Female Officers to Begin Serving on US Navy Submarines
On Thursday, the US Navy announced that women will start serving on US submarines in December 2011. Twenty-four female officers began training in July and will become the first women to serve on American submarines, according to CNN. Though women have served on the Navy's non-combat surface ships since 1973 and its combat surface ships since 1993, they have never been allowed to serve on submarines.
The Associated Press reports that women were previously barred from submarine duty due to the extended deployments and the close quarters required for submarine service.
The female officers were chosen from US Naval Academy graduates, ROTC programs, and Officer Candidate School, reports CNN. The women will serve on four submarines, including the USS Wyoming and USS Georgia, which are based in Kings Bay, Georgia, and the USS Maine and USS Ohio, based in Bangor, Washington. The 560-foot submarines were chosen for their large size, which will allow the Navy to create accommodations for women onboard.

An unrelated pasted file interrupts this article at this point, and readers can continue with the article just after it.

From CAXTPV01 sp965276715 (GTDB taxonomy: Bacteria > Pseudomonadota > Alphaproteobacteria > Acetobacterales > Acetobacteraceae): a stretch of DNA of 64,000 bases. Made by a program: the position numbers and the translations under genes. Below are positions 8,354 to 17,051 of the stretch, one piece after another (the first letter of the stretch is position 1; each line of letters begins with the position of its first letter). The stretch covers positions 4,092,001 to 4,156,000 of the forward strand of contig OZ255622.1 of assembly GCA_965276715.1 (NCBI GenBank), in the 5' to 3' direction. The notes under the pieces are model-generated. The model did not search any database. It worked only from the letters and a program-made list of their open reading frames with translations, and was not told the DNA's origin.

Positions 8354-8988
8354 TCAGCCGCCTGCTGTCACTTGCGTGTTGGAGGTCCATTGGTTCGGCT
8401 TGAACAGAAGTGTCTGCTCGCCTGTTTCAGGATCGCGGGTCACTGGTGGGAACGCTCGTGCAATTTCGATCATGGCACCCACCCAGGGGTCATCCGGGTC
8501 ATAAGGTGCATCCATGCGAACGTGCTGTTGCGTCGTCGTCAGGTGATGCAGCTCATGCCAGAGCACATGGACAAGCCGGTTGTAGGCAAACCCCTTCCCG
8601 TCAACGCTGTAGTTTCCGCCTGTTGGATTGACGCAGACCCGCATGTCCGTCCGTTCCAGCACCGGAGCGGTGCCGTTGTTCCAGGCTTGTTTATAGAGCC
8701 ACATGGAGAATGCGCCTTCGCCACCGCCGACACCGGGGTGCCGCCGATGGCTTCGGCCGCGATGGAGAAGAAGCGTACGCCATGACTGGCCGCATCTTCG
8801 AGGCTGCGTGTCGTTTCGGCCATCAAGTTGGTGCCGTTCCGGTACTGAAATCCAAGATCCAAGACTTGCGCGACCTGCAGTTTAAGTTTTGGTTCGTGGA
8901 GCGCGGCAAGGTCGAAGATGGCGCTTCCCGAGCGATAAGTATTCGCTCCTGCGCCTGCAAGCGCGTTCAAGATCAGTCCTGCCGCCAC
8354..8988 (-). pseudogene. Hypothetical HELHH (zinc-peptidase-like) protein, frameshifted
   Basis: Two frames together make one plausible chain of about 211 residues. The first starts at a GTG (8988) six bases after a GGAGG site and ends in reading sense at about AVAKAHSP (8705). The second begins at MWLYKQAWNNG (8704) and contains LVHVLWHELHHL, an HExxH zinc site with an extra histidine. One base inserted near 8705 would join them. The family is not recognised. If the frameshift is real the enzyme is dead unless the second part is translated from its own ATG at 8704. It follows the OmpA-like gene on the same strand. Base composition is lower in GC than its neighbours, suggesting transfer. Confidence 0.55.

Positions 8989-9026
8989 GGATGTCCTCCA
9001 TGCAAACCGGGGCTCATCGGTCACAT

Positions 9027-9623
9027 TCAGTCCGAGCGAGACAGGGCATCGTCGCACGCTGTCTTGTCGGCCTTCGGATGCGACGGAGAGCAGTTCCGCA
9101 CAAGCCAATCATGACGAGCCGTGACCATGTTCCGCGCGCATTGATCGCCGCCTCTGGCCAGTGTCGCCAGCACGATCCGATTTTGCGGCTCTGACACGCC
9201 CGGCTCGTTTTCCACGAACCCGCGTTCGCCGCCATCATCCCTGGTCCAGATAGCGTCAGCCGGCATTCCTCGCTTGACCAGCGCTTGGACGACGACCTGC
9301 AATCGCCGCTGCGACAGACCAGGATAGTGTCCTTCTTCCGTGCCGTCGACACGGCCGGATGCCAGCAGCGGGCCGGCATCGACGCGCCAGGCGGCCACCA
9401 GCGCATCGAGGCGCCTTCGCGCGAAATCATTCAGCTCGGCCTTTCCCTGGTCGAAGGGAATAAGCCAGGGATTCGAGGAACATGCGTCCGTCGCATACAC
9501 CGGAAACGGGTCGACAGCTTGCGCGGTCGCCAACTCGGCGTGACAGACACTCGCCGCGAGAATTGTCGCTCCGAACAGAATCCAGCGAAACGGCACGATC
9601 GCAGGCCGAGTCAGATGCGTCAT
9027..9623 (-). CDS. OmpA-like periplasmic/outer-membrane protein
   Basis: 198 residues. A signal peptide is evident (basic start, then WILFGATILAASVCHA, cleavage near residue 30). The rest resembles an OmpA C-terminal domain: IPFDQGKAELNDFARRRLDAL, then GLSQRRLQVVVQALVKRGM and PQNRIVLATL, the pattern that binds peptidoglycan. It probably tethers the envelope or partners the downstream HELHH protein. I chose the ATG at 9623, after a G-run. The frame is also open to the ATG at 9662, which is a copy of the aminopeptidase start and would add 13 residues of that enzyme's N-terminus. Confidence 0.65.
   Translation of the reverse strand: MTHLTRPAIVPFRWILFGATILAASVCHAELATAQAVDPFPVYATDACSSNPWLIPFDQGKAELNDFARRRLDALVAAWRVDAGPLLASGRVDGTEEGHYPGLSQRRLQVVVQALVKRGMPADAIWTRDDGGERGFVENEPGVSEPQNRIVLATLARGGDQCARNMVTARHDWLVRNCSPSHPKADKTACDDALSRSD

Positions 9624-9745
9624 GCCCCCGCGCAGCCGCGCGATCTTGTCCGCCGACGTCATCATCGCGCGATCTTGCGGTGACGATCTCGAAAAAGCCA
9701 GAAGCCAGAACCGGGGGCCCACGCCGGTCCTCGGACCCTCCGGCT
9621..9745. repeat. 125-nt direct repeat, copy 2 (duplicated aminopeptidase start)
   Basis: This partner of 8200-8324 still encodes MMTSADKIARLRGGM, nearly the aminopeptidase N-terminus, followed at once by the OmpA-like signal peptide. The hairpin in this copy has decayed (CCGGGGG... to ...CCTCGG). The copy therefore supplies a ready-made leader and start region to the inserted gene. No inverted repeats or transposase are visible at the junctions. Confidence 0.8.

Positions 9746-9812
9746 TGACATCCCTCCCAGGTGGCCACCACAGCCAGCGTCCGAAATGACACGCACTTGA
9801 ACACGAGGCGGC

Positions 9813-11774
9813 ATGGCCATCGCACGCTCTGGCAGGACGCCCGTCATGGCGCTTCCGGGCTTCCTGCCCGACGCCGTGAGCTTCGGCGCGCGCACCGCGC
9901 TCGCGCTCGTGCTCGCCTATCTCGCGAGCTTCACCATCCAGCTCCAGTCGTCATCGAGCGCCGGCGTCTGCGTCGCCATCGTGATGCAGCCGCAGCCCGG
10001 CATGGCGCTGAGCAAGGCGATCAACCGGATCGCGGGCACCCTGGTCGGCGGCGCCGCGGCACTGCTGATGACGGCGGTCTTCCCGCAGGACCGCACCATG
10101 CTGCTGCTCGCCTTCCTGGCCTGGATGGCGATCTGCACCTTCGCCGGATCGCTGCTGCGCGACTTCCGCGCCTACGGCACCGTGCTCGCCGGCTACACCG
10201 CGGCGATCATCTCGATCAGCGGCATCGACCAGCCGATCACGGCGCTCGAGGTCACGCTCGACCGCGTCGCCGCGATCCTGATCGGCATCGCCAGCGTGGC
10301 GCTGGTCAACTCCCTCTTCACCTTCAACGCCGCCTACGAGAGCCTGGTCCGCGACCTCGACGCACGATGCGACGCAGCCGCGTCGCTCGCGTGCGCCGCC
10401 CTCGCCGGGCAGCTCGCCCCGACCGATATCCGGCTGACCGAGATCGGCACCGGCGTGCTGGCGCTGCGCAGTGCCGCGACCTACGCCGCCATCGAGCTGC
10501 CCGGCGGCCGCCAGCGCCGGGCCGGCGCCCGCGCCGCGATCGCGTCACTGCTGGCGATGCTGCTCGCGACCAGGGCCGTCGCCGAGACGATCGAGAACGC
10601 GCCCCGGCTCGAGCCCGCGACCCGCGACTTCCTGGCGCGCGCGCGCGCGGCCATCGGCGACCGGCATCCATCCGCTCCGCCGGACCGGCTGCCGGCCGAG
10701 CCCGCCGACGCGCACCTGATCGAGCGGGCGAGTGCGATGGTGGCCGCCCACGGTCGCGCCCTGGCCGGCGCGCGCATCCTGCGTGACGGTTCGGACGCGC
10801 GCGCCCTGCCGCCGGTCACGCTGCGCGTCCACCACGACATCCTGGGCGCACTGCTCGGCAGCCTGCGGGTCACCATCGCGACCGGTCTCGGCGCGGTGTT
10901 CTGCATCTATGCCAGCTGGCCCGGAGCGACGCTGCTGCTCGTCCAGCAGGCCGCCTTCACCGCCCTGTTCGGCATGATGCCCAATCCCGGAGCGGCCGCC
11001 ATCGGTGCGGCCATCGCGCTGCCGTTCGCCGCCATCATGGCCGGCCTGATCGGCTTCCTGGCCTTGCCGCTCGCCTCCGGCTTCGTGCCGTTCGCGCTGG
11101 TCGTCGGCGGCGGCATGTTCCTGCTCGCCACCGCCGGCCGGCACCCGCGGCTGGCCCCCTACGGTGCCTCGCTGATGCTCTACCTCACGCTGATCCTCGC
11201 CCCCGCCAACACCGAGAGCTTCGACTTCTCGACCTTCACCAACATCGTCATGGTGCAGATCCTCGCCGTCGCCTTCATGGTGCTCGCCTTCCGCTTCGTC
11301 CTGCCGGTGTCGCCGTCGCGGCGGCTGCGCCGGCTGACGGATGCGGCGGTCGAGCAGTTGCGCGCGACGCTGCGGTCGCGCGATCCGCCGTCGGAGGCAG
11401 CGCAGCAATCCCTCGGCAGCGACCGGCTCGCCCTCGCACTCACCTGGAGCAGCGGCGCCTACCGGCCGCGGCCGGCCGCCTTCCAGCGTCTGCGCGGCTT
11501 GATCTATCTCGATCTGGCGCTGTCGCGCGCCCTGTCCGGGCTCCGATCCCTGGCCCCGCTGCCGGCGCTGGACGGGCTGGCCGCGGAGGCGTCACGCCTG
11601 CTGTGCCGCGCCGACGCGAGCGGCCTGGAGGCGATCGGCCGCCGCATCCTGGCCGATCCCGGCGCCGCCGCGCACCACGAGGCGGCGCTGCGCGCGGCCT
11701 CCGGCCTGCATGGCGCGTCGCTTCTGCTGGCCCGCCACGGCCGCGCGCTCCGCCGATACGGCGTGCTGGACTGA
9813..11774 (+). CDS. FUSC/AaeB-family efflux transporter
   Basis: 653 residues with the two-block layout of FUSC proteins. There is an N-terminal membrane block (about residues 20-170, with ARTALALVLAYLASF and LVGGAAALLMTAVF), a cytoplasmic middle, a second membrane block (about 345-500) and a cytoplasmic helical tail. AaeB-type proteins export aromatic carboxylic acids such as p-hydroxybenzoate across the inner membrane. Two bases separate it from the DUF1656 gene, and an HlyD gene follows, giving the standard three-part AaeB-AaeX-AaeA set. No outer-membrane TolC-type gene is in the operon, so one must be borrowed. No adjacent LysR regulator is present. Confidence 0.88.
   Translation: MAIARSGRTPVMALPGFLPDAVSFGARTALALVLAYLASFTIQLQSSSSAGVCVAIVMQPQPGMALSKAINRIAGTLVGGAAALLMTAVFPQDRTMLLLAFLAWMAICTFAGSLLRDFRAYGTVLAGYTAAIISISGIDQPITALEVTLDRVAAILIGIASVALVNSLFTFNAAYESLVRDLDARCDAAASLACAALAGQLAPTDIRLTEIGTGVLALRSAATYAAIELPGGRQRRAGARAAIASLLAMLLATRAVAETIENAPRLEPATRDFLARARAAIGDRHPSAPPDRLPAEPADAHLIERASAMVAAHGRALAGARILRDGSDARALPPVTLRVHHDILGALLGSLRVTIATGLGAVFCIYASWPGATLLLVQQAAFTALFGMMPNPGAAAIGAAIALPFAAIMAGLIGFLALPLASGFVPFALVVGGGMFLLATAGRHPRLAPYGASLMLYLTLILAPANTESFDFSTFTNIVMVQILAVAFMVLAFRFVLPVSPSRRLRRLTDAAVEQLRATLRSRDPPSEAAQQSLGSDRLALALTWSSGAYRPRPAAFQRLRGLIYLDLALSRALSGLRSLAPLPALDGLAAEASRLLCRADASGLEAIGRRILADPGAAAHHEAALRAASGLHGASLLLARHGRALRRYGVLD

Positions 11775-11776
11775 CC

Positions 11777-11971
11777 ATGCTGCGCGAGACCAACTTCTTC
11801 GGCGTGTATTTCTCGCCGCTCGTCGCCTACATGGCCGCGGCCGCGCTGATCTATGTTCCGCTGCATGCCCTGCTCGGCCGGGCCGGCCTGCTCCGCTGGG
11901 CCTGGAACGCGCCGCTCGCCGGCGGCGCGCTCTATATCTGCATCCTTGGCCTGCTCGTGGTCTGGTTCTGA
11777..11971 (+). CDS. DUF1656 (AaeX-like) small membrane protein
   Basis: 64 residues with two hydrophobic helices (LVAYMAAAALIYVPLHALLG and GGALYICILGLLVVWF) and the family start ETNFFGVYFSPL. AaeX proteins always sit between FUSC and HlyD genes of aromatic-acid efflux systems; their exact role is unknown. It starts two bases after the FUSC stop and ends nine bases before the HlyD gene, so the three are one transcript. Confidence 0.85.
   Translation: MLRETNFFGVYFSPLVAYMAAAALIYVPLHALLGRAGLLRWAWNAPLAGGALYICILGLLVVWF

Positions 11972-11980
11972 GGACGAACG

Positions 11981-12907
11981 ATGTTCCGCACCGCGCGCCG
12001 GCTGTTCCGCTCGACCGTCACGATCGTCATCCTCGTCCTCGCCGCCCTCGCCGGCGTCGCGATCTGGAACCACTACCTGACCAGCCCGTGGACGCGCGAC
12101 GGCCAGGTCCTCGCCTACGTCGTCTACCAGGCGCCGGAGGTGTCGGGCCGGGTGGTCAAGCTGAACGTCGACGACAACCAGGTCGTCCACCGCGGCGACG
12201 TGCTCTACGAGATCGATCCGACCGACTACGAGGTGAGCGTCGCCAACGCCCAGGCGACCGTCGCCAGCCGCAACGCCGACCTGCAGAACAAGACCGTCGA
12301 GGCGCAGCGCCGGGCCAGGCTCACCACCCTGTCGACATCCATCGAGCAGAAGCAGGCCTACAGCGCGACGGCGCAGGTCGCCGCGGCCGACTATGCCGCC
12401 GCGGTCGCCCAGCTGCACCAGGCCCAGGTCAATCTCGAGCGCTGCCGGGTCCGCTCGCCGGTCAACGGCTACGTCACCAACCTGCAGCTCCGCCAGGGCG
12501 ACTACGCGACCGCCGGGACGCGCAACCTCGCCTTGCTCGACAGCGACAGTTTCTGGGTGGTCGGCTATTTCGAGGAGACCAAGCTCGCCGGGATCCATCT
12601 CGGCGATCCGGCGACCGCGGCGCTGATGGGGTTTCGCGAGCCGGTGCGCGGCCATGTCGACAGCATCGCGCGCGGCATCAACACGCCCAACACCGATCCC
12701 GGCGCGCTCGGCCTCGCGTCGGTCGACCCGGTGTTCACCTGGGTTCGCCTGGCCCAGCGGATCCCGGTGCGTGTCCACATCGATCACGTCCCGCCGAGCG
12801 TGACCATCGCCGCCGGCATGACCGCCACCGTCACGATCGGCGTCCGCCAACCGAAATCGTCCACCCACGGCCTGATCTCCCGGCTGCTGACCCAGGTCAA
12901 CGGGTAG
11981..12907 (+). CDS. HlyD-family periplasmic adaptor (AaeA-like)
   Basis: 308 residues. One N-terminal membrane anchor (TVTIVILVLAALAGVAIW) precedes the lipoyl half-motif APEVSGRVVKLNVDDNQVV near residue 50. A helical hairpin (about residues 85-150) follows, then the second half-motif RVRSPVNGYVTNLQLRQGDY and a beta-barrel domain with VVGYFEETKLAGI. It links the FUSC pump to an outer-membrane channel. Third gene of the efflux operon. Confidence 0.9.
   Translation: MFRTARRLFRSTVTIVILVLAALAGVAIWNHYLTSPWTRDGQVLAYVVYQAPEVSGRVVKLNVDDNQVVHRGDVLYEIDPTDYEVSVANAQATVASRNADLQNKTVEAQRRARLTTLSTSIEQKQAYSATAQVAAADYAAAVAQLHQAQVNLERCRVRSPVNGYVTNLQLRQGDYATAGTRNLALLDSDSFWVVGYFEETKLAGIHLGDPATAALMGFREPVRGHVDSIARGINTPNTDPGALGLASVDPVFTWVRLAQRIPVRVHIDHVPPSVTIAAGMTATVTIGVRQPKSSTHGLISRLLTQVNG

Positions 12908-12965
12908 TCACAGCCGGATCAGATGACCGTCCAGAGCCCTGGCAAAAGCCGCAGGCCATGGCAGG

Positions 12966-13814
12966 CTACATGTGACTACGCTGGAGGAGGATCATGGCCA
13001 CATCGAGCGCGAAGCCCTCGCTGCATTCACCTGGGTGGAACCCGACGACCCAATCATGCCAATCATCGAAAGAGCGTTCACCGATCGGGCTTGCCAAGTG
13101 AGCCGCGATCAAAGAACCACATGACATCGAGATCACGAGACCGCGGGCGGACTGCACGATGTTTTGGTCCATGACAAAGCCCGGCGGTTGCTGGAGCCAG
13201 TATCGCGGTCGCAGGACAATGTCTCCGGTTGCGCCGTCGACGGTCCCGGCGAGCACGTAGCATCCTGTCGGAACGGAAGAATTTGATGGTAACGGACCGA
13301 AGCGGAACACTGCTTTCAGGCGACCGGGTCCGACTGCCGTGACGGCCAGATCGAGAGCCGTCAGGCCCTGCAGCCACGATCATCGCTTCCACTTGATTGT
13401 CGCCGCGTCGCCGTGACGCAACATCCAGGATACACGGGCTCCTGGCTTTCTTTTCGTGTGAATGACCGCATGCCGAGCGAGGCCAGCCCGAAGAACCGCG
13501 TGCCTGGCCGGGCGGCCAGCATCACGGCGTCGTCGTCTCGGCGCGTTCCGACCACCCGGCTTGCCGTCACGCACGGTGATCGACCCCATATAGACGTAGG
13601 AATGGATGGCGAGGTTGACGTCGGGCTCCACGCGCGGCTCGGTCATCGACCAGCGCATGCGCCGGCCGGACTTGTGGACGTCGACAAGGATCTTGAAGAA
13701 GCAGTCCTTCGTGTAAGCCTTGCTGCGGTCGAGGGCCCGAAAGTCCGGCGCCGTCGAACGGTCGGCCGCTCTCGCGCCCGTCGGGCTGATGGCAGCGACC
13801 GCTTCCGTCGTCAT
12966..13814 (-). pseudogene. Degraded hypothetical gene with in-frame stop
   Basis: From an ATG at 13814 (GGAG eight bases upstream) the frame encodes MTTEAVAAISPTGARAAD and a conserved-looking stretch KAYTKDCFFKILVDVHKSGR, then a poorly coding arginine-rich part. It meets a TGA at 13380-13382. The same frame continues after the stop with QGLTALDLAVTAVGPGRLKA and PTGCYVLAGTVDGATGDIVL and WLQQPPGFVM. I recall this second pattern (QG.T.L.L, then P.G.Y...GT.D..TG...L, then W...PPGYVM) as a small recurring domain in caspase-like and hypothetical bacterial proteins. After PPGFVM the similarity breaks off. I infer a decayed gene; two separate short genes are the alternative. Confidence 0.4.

The Associated Press reports that the Navy is currently allowing only female Officers to serve on submarines.
Media Resources: CNN 10/22/10; Associated Press 10/21/10
3/6/2014 Senate Rejects Qualified Obama Nominee to Lead DOJ Civil Rights Division - The US Senate blocked President Obama's nominee to lead the Civil Rights Division within the Department of Justice.
Senators voted 47-52 yesterday in opposition to Debo Adegbile, a highly qualified attorney who worked in private practice at the law firm Paul, Weiss, Rifkind, Wharton & Garrison before holding several leadership positions at the NAACP Legal Defense Fund, including Director of Litigation, Acting President, Director-Counsel, and Special Counsel, and serving as senior counsel to the US Senate Judiciary Committee.
Adegbile is a voting rights expert. . . .